6: HIV is a huge burden on an African family, and there are countries that have made big gains cushioning its impact on children and families. In Zimbabwe, which has a national action plan for orphans, introducing cash and in-kind transfers cut school drop out rates by 82%, and pregnancy by 63%, in just two years. In Kenya, increased school enrollment cut the chances of early sexual debut by about 25% among females aged 15-20 years. Delaying sexual debut in the region is key—women in sub-Saharan Africa acquire HIV 5-7 years earlier than men.
7: Some 21 sub-Saharan Africa countries account for 85% of the global HIV burden, but focusing on them with targeted programmes has seen a tremendous change of fortunes. Some 77% of women have been reached with mother to child transmission plans, with enormous gains. Rwanda has reached 90% of pregnant mothers living with HIV. The effect has been significant: in Zimbabwe AIDS-related deaths among children under five fell from 17,000 in 2000 to 3,400 in 2014, and from 25,000 to 3,800 in South Africa over the same period. Essentially, the rate at which HIV is transmitted from mother to child has been halved.
8: The bad news: Regionally, some 1.29 million mothers living with HIV gave birth, or 90% of the global total of such women. And while AIDS-related mortality of children has fallen sharply, findings in sub-Saharan Africa show that women who start antiretroviral therapy to prevent mother-to-child transmission are five times more likely to default on the treatment than those who start the therapy for their own health.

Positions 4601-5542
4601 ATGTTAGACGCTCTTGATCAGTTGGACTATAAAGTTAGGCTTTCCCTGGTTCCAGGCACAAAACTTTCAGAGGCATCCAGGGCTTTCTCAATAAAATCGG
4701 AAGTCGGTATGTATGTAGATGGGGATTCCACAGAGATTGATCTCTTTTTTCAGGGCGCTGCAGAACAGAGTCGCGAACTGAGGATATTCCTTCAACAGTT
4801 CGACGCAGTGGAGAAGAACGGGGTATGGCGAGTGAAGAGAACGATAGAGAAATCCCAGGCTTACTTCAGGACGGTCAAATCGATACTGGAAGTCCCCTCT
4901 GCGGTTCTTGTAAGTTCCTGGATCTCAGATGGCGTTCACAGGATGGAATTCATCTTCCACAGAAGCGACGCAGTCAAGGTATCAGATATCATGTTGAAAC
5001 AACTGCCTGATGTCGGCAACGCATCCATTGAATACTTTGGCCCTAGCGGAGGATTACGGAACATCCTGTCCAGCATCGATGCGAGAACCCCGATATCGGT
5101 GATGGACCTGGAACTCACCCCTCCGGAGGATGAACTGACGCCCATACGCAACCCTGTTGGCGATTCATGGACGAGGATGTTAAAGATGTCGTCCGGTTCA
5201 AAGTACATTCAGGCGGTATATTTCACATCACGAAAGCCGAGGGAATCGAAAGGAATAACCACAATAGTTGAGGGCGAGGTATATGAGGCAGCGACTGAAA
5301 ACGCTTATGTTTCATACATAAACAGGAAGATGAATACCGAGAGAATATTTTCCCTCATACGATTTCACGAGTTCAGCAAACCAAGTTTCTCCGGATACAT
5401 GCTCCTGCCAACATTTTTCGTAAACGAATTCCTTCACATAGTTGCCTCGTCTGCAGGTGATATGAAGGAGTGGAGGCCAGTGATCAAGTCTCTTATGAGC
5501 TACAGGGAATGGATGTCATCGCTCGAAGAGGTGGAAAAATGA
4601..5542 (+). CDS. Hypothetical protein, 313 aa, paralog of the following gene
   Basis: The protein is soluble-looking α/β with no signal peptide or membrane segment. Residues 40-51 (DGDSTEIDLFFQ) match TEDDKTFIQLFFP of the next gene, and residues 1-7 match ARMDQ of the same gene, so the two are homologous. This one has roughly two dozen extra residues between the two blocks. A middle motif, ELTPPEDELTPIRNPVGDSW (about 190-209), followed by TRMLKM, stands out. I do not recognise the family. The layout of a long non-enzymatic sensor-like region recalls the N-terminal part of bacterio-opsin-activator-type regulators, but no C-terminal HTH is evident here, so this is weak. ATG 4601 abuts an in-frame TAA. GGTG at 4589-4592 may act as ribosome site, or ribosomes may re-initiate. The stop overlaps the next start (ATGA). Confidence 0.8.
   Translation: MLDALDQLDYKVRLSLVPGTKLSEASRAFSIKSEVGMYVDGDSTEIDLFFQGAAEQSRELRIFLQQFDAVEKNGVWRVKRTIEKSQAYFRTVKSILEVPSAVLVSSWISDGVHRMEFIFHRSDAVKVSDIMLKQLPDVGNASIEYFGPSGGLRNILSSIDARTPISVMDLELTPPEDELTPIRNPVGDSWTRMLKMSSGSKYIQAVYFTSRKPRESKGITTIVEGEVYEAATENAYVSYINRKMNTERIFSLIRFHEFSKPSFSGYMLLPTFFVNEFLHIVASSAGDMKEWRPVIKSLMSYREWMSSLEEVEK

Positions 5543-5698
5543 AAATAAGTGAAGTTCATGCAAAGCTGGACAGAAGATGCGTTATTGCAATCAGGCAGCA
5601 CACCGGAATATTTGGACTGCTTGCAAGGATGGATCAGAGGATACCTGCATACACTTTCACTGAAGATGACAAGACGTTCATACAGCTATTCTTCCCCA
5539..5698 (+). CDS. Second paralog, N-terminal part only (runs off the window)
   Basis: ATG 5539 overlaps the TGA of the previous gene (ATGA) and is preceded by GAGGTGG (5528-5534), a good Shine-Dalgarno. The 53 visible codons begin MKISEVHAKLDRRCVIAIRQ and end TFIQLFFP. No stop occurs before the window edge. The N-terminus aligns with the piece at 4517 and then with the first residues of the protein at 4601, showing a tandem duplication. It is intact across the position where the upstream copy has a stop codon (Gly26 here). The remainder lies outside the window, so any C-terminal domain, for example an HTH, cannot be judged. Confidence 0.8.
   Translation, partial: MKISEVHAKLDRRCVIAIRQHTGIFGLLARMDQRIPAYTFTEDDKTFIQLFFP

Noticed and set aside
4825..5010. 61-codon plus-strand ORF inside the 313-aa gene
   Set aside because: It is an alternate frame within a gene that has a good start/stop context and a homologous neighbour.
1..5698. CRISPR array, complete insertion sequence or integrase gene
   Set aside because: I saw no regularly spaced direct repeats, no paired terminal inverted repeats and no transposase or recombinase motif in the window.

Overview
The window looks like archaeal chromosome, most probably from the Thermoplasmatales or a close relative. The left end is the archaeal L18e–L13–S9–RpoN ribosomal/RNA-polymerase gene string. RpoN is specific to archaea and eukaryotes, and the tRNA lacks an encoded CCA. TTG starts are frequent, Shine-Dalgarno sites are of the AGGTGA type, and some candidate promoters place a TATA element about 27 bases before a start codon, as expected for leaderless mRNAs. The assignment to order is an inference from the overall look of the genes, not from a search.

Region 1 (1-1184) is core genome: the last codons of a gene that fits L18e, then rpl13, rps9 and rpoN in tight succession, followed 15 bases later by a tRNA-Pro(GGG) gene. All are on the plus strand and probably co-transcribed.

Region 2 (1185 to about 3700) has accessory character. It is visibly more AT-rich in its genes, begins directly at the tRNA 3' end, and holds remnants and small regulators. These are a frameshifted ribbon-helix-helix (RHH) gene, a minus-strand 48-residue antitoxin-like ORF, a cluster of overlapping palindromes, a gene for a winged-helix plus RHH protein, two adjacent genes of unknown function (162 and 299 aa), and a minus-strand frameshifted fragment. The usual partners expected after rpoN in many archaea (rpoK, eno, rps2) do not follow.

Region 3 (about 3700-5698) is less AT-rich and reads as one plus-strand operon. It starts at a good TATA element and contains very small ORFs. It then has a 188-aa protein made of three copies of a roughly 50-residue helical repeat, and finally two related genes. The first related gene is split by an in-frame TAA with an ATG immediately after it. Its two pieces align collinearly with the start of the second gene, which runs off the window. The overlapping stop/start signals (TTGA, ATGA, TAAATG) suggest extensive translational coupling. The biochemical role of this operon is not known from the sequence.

9: There have been impressive gains in HIV testing uptake in sub-Saharan Africa, but in the median country measure, some 71% of women and 83% of men have never been tested. But more encouragingly, an estimated 51% of adults living with HIV know their status, with Ethiopia and Rwanda exhibiting the most pronounced increase in knowledge of HIV status among this group.
10: Some 80% of people living with HIV live in only 20 countries, with 13 being in the region, with the continent’s two biggest economies South Africa and Nigeria, and Uganda, accounting for half the number of global infections.Stigma remains a concern: in at least eight countries in sub-Saharan Africa, more than half of all people surveyed said they would not purchases fresh vegetables from a vendor living with HIV.
11: Women have it particularly bad: at 13.8 million, they represent 59% of all people living with HIV in sub-Saharan Africa, compared to 51% globally. HIV prevalence is also 1.7 times higher among adolescent girls than males, and in South Africa, is a notable eight times higher among females aged 15-19 than among males.
12: Mozambique, Uganda and Tanzania have made especially pronounced progress of the 12 African countries that have voluntary male circumcision programmes. Such programmes are like vaccines, they reduce the risk of HIV transmission from females to males by a staggering 60%. And studies show African men are not any more promiscuous after the cut.